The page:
The Mobile City Council voted unanimously to pay for a $600,000 change order to help ensure work continues on Florida Street drainage, which has led to several road closures since the project began last October.
The $602,000 increase in price to what the city has already committed to contractor Frank Turner construction, includes unforeseen costs related to the replacement of Mobile Area Water and Sewer System equipment underneath the surface of the street, City Engineer Nick Amberger. It also includes $70,000 to $100,000 for temporary pavement and gravel placed on the roadway to help increase accessibility to businesses impacted by the work.
“It was put down to try to accommodate ingress and egress to local businesses,” Amberger said.
While he remained skeptical of the project’s cost, Councilman Fred Richardson asked fellow councilors to bypass the rules and vote to approve the measure, which impacts the district he represents.
“I received a call from Mr. Turner where he said until he got paid he wouldn’t do anything,” Richardson said.
Amberger corrected Richardson and confirmed that the contractor was still working. However, Amberger did recommend the council pass the contract at Tuesday’s meeting as away to motivate the crews.
“This is a big project and he has big payroll and a lot of subcontractors,” Amberger said. “The money is very important to him.”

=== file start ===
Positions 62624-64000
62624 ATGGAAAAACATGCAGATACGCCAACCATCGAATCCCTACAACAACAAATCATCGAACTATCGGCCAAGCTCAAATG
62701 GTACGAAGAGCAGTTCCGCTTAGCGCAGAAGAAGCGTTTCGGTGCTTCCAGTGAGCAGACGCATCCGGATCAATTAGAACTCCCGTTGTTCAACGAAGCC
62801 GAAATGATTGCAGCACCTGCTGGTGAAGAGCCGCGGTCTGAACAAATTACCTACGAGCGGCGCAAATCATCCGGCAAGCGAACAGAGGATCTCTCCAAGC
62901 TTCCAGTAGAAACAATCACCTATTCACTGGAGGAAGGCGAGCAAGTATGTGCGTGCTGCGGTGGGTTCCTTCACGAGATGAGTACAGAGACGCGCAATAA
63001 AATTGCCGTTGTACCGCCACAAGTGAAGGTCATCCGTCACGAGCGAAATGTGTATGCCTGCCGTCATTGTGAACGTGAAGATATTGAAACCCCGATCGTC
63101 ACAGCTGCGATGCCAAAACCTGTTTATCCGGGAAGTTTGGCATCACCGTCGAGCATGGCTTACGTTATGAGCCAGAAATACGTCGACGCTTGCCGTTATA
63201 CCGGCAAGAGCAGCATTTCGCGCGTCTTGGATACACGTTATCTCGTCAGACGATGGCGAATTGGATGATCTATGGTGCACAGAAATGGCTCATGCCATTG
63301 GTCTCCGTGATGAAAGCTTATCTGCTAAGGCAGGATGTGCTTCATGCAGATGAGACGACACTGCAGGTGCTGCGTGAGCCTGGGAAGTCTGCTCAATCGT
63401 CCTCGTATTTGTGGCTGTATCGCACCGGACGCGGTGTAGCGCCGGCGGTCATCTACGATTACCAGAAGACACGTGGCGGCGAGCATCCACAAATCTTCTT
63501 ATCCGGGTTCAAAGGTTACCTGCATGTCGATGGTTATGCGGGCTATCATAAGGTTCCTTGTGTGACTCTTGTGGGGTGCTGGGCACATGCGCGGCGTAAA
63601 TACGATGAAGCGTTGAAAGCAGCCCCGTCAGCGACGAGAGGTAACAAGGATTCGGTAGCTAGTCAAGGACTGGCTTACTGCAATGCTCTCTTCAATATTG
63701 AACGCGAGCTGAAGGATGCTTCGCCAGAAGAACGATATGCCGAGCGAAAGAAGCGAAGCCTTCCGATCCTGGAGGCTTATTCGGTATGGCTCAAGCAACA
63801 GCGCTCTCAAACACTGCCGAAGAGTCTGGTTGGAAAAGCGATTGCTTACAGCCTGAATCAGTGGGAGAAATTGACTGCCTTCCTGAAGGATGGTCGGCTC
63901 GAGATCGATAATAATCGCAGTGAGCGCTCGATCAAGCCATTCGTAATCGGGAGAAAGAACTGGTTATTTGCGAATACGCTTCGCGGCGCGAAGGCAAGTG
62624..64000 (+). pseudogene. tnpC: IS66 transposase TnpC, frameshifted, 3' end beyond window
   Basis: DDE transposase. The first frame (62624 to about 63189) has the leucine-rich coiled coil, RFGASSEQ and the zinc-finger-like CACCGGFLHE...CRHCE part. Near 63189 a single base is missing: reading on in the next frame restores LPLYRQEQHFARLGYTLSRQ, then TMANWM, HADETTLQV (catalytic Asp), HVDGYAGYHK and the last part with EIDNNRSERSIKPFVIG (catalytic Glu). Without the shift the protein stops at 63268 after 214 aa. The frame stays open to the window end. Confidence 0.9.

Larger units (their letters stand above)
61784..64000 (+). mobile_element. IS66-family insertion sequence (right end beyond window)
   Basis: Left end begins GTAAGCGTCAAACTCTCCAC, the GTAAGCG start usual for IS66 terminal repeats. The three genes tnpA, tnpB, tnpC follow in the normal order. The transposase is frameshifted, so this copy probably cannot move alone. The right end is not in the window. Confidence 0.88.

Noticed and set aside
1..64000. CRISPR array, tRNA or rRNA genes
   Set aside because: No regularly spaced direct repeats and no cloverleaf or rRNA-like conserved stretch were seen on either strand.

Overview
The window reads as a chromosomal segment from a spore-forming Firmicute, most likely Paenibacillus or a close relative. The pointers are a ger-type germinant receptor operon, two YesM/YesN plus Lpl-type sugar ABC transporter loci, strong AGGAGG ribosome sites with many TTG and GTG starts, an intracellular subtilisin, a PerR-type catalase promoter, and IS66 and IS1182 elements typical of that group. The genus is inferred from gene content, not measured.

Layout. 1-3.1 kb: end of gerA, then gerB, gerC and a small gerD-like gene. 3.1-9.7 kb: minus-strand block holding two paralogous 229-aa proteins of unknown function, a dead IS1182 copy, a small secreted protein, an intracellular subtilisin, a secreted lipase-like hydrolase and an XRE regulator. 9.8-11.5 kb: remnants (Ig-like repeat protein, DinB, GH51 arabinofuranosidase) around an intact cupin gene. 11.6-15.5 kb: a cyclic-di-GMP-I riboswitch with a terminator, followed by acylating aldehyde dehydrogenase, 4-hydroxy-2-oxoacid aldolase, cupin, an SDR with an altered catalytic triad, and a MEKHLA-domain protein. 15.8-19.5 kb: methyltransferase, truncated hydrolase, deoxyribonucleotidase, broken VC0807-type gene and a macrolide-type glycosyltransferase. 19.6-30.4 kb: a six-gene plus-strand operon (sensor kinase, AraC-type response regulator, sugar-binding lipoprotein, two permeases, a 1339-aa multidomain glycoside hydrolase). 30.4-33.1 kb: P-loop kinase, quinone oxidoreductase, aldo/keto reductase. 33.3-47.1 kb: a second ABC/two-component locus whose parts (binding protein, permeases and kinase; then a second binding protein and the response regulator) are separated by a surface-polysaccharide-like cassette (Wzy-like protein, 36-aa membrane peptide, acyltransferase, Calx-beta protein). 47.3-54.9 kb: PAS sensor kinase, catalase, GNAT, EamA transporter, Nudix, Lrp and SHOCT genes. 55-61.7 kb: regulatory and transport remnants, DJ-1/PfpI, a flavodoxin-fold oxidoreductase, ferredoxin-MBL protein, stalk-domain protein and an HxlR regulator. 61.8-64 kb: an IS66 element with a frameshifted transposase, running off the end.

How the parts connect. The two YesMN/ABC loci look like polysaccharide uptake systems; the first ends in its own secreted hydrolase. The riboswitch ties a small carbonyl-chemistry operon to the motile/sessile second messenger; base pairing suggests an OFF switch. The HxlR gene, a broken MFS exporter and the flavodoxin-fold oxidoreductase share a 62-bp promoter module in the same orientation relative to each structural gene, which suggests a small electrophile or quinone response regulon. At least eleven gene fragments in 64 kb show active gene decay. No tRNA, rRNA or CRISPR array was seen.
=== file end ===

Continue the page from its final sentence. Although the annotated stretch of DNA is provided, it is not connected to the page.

Although he supports this contract, Richardson complained about the overall cost of the project and the impact it has had on neighborhoods and businesses.
“It’s one block,” he said. “For me, this ought to be paying for the whole thing.”
The project is actually three blocks, Amberger said.
This will be the last time Richardson supports a project of this magnitude, he said.
“This is it,” Richardson said. “I don’t know if it’s worth it. It’s very expensive. I’d be hard pressed to support another project inside a neighborhood that inconveniences neighbors and costs that much.”
Councilman John Williams took issue with the timing of the request, especially after Amberger stated the change order has been in the works for a month. Williams suggested city staffers inform the council earlier of situations similar to this one.
Amberger told Williams he discussed it with Richardson last week. Williams asked if Amberger knew last Tuesday about the cost of the change order. Amberger said he did and Williams responded by telling the engineer that last Tuesday would’ve been a good time to inform other councilors.
In other business, councilors delayed a vote, per council rules, to enter into a $52,000 contract with Osprey Initiative for floating litter removal. Despite the description,Osprey will be using waders and kayaks to remove litter from Three Mile Creek, Assistant City Engineer Rosemary Ginn confirmed.
Councilors also discussed the hiring of more staff in the city engineering department to help execute on a backlog of projects related to the city’s capital improvement plan. The job of project manager has been open for four weeks through the Mobile County Personnel Board, Amberger said. The city will soon request the list of eligible candidates.
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